My experience, and yours may differ, is that when I pick up a rental car I get a key ring that is crimped at both ends and contains two keys.  The crimping means that I can't take one of the two keys and give it to my wife or store it in my briefcase, in case I lock the other in the car.  That second key is, to me, less than worthless.  The reason it is less than worthless is that it makes for a bigger bulge in my pocket and a harder time finding change or whatever in said pocket.

So, why do the car rental companies do it?

I expect that there is no point in them keeping the key at the desk, due to the fact that rental cars are sometimes dropped off somewhere else.  I am renting from Philly and this car is from Tennessee and the last one had New York tags.

Maybe they worry that a key will wear out or get bent.  Possible, but cars are sold before they get a lot of mileage on them.  The fear of a key wearing out should be small.

But, as for selling, maybe this is the only way for them to come up with two keys at sales time.

That said, I would appreciate it if they would just have a process to cut a new key and let me travel in a little more comfort.

Regards  —  Cliff

Tuesday, March 23, 2010

Two Mistakes

I made two mistakes on the Blog recently.

First, I did have to show an ID for Amtrak, when I picked up my tickets. But, aside from that I have not had to show an ID, but announcements suggest I might be asked for one.

Second, John McEnroe works for National Care Rental and not Hertz.

Speaking of car rentals, notwithstanding the guy on the phone, Avis was open when I hit Philly.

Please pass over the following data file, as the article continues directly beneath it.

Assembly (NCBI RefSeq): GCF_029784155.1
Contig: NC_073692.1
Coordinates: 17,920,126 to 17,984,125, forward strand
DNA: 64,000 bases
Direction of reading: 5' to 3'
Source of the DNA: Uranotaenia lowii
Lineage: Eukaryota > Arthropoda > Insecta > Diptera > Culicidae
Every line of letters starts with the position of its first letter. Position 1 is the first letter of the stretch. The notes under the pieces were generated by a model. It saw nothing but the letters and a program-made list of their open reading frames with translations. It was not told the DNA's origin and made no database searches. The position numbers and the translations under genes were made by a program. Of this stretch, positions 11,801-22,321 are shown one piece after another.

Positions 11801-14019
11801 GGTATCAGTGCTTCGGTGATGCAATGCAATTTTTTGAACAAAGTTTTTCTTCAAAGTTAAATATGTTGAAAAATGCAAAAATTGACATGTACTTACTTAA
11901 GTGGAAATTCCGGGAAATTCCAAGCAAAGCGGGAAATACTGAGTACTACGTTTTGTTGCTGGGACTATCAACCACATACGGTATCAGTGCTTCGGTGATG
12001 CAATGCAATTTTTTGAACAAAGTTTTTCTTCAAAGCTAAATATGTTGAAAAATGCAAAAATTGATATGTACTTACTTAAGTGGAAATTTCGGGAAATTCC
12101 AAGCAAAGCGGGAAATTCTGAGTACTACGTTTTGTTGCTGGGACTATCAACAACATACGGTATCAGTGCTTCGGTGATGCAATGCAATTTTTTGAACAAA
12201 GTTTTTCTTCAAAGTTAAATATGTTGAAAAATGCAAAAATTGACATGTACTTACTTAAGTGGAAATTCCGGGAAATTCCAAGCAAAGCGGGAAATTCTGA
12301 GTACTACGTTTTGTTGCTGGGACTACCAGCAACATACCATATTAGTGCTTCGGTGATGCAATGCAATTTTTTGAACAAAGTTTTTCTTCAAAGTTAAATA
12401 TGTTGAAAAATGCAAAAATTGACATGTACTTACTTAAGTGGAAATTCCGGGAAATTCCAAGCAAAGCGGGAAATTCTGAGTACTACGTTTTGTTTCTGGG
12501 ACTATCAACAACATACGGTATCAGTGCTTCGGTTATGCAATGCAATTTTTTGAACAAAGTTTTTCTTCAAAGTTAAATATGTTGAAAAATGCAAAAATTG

Also, my Hertz had a feature I had not seen before, a warning about low tire pressure. The front right tire was low. Looking closely it looks like someone banged the wheel and there might be a slow leak. That shows the inspection after the last rental was not that thorough. Nor did the lone sock in the back seat, mostly under the driver's seat.

Regards  —  Cliff

Meanwhile, over in Chelmsford

A retired friend of mine over in Chelmsford has proposed the following Warrant Article:

Pursuant to Chelmsford Laws Section 2-11 (C) the undersigned persons request the Spring, 2010 Town Meeting warrant include the following item:
Property tax paid in a calendar year shall be no larger than the amount paid in the year of the resident’s Social Security Administration retirement. No refunds will be given to those who retired in prior years.
Short and simple and the author has some points in support of his Warrant Article:
  1. Property tax is a tax on inflation.
  2. The cost of running the Town does not directly relate to inflation.
  3. Retirees have paid property taxes through their lives.  Tax has been paid directly by owners and indirectly as a rent component for rented property.
  4. The largest part of the Town budget is people-related:  salaries and benefits for both current employees and also for retired Town employees(!).
  5. Retirees must pay for their benefits using already taxed money.
  6. Social Security Administration has frozen the retirement benefit for two years.
  7. Town budgets continue to increase.
  8. Retirees need to know how much they have to live on and it cannot be dependent on the whims of the SSA or Town budget.
For this citizen the bottom line is "Either freeze the Town budget by freezing all salaries and benefits, or cap the amount paid by retirees toward property tax."

One man's view and since it is Town Meeting Government he gets to put forward this Warrant, if he can get the signatures.

Regards  —  Cliff

Monday, March 22, 2010

Next By-Election

Here is an item (Hat Tip to Instapundit) on the race to replace the late John Murtha as the Representative from the Pennsylvania 12th District, centered on Johnstown.

I love the title, "Voters in 'Bitter' Western Pennsylvania Center Stage".

As the late Diana Wagner, our Admin Person at work, used to say about the area, Pennsyltuckey.  But, I like the area and the people; people like Diana.

Regards  —  Cliff

Sunday, March 21, 2010

Do We Believe This?

Bernard Finel suggests that we relook Candidate George W Bush's view on Foreign Policy.  The blogger titles his piece "Bush Once Made Sense".

Regards  —  Cliff

Saturday, March 20, 2010

Amtrak Adventures

On Thursday I came back from Philly on Amtrak, taking the regional train.

A few comments.